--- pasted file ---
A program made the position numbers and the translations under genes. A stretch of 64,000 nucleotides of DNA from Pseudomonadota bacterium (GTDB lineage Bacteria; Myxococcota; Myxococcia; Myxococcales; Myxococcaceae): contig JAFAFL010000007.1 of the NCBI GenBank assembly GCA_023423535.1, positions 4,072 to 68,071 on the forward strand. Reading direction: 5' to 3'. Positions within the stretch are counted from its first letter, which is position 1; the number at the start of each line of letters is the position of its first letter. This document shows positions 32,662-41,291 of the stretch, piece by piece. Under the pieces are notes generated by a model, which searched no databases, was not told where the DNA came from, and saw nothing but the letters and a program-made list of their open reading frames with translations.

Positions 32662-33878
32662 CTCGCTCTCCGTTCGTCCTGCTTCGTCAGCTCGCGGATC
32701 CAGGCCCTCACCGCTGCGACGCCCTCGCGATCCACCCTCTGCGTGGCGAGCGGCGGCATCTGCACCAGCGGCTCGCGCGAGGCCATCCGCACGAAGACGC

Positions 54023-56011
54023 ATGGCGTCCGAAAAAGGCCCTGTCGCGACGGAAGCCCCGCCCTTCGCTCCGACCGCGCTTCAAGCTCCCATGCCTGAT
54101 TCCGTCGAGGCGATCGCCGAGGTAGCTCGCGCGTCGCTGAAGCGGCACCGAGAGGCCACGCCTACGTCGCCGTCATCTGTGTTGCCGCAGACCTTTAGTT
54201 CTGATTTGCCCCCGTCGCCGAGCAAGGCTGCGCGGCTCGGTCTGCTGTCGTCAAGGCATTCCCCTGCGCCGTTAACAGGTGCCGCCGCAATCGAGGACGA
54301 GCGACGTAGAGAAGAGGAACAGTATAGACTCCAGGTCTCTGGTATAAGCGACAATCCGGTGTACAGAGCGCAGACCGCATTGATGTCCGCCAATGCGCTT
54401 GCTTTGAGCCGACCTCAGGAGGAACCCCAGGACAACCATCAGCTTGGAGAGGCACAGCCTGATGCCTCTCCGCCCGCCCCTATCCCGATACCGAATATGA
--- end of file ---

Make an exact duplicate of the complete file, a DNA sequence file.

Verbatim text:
A program made the position numbers and the translations under genes. A stretch of 64,000 nucleotides of DNA from Pseudomonadota bacterium (GTDB lineage Bacteria; Myxococcota; Myxococcia; Myxococcales; Myxococcaceae): contig JAFAFL010000007.1 of the NCBI GenBank assembly GCA_023423535.1, positions 4,072 to 68,071 on the forward strand. Reading direction: 5' to 3'. Positions within the stretch are counted from its first letter, which is position 1; the number at the start of each line of letters is the position of its first letter. This document shows positions 32,662-41,291 of the stretch, piece by piece. Under the pieces are notes generated by a model, which searched no databases, was not told where the DNA came from, and saw nothing but the letters and a program-made list of their open reading frames with translations.

Positions 32662-33878
32662 CTCGCTCTCCGTTCGTCCTGCTTCGTCAGCTCGCGGATC
32701 CAGGCCCTCACCGCTGCGACGCCCTCGCGATCCACCCTCTGCGTGGCGAGCGGCGGCATCTGCACCAGCGGCTCGCGCGAGGCCATCCGCACGAAGACGC

Positions 54023-56011
54023 ATGGCGTCCGAAAAAGGCCCTGTCGCGACGGAAGCCCCGCCCTTCGCTCCGACCGCGCTTCAAGCTCCCATGCCTGAT
54101 TCCGTCGAGGCGATCGCCGAGGTAGCTCGCGCGTCGCTGAAGCGGCACCGAGAGGCCACGCCTACGTCGCCGTCATCTGTGTTGCCGCAGACCTTTAGTT
54201 CTGATTTGCCCCCGTCGCCGAGCAAGGCTGCGCGGCTCGGTCTGCTGTCGTCAAGGCATTCCCCTGCGCCGTTAACAGGTGCCGCCGCAATCGAGGACGA
54301 GCGACGTAGAGAAGAGGAACAGTATAGACTCCAGGTCTCTGGTATAAGCGACAATCCGGTGTACAGAGCGCAGACCGCATTGATGTCCGCCAATGCGCTT
54401 GCTTTGAGCCGACCTCAGGAGGAACCCCAGGACAACCATCAGCTTGGAGAGGCACAGCCTGATGCCTCTCCGCCCGCCCCTATCCCGATACCGAATATGA